Authors+Show Affiliations

Department of Endocrinology, Austin and Repatriation Medical Centre, University of Melbourne, Victoria, Australia.No affiliation info availableNo affiliation info availableNo affiliation info availableNo affiliation info available

Pub Type(s)

Comparative Study
Journal Article

Language

eng

PubMed ID

9116390

Citation

Pearce, G, et al. "Does Weight-bearing Exercise Protect Against the Effects of Exercise-induced Oligomenorrhea On Bone Density?" Osteoporosis International : a Journal Established as Result of Cooperation Between the European Foundation for Osteoporosis and the National Osteoporosis Foundation of the USA, vol. 6, no. 6, 1996, pp. 448-52.
Pearce G, Bass S, Young N, et al. Does weight-bearing exercise protect against the effects of exercise-induced oligomenorrhea on bone density? Osteoporos Int. 1996;6(6):448-52.
Pearce, G., Bass, S., Young, N., Formica, C., & Seeman, E. (1996). Does weight-bearing exercise protect against the effects of exercise-induced oligomenorrhea on bone density? Osteoporosis International : a Journal Established as Result of Cooperation Between the European Foundation for Osteoporosis and the National Osteoporosis Foundation of the USA, 6(6), 448-52.
Pearce G, et al. Does Weight-bearing Exercise Protect Against the Effects of Exercise-induced Oligomenorrhea On Bone Density. Osteoporos Int. 1996;6(6):448-52. PubMed PMID: 9116390.
* Article titles in AMA citation format should be in sentence-case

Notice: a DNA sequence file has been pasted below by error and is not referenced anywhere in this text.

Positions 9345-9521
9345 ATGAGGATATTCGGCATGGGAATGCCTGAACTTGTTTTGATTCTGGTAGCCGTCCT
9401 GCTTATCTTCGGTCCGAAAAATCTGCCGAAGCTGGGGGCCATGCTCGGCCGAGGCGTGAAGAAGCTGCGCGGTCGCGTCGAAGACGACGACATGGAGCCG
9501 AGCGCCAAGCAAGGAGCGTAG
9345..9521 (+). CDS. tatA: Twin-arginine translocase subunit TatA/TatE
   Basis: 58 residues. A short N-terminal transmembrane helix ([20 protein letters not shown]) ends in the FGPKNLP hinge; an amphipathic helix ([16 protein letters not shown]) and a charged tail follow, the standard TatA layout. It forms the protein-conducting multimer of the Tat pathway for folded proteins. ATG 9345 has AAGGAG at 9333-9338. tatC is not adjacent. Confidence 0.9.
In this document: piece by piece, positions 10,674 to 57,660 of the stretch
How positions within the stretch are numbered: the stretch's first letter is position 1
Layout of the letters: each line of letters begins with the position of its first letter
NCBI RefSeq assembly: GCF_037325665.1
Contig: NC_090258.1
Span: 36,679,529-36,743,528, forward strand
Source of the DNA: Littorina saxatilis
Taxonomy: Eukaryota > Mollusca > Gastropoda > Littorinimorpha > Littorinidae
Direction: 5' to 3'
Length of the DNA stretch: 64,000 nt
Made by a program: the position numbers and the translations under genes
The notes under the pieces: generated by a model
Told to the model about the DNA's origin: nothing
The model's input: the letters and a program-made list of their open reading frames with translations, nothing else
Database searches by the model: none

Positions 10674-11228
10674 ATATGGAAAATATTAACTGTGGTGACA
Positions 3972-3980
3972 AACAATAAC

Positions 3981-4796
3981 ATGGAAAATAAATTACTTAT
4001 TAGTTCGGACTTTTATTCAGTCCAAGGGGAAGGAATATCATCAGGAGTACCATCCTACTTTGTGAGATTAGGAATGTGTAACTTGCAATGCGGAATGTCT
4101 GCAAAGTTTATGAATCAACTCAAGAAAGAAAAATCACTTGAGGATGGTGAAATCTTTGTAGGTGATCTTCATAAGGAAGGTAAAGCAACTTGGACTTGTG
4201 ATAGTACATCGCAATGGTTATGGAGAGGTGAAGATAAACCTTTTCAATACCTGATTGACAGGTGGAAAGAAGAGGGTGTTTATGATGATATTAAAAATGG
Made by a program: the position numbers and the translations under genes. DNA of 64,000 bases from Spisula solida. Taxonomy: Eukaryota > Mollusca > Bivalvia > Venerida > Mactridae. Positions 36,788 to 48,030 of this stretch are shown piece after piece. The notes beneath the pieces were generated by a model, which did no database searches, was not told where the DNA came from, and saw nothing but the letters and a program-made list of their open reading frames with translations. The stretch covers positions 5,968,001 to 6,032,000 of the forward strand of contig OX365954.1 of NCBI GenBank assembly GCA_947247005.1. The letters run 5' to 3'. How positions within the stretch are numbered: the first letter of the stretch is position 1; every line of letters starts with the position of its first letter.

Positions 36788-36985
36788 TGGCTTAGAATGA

TY - JOUR T1 - Does weight-bearing exercise protect against the effects of exercise-induced oligomenorrhea on bone density? AU - Pearce,G, AU - Bass,S, AU - Young,N, AU - Formica,C, AU - Seeman,E, PY - 1996/1/1/pubmed PY - 1996/1/1/medline PY - 1996/1/1/entrez SP - 448 EP - 52 JF - Osteoporosis international : a journal established as result of cooperation between the European Foundation for Osteoporosis and the National Osteoporosis Foundation of the USA JO - Osteoporos Int VL - 6 IS - 6 N2 - Does weight-bearing exercise offset bone loss associated with oligomenorrhea? If so, bone mineral density (BMD) will be stable at weight bearing sites but decrease at non-weight-bearing sites with increasing duration of oligomenorrhea. To test this hypothesis, BMD (g/cm2), was measured by dual-energy X-ray absorptiometry in 41 oligomenorrheic ballet dancers aged 17.7 +/- 0.2 years (mean +/- SEM) and 46 age-matched controls with normal menstrual function. BMD correlated negatively with the duration of oligomenorrhea at weight-bearing and non-weight-bearing sites (femoral neck, r = -0.33, p < 0.05; Ward's triangle, r = -0.29, p = 0.06; trochanter, r = -0.33, p < 0.05; lumber spine, r = -0.25, p = 0.1; skull, r = -0.29, p = 0.06; arms, r = -0.32, p < 0.05; ribs, r = -0.30, p = 0.06). The slopes of the regression of BMD on duration of oligomenorrhea were greater at the proximal femur (trochanter, -0.28 +/- 0.13, femoral neck, -0.24 +/- 0.11; Ward's triangle, -0.29 +/- 0.15) than the skull (-0.15 +/- 0.08, p < 0.05, p < 0.1, p < 0.1 respectively). The slopes at the trochanter and femoral neck were also greater than at the ribs (-0.10 +/- 0.05; both p < 0.1). In the dancers with oligomenorrhea of less than 40 months duration, BMD was higher than the age-predicted mean at weight-bearing sites (except the lumber spine), but not at non-weight-bearing sites (femoral neck, 9.1 +/- 3.4%; Ward's triangle, 10.0 +/- 1.7%; trochanter, 9.4 +/- 4.1%, all p < 0.05; lumbar spine, -2.1 +/- 2.7%, NS; skull, -2.5 +/- 2.1%, NS; ribs, -3.0 +/- 1.6% NS; arms, -3.9 +/- 1.6%; p < 0.05). In the dancers with greater than 40 months oligomenorrhea, BMD was no higher than the age predicted mean, at the weight bearing sites, and was lower at non-weight bearing sites (femoral neck, 4.3 +/- 2.3%, NS; Ward's triangle, 3.5 +/- 3.2%, NS; trochanter, 2.1 +/- 2.7%, NS; lumbar spine, -3.8 +/- 2.1%, NS; arms, -7.5 +/- 0.8%, p < 0.05; skull, -6.2 +/- 1.8%, p < 0.01; ribs, -5.4 +/- 1.1%, p < 0.0001). In conclusion, weight-bearing exercise is unlikely to offset the deleterious effects of oligomenorrhea. Bone loss appears to occur at all sites but may begin from a higher level at weight-bearing sites and may proceed more rapidly. SN - 0937-941X UR - https://www.unboundmedicine.com/medline/citation/9116390/Does_weight_bearing_exercise_protect_against_the_effects_of_exercise_induced_oligomenorrhea_on_bone_density L2 - https://doi.org/10.1007/BF01629577 DB - PRIME DP - Unbound Medicine ER -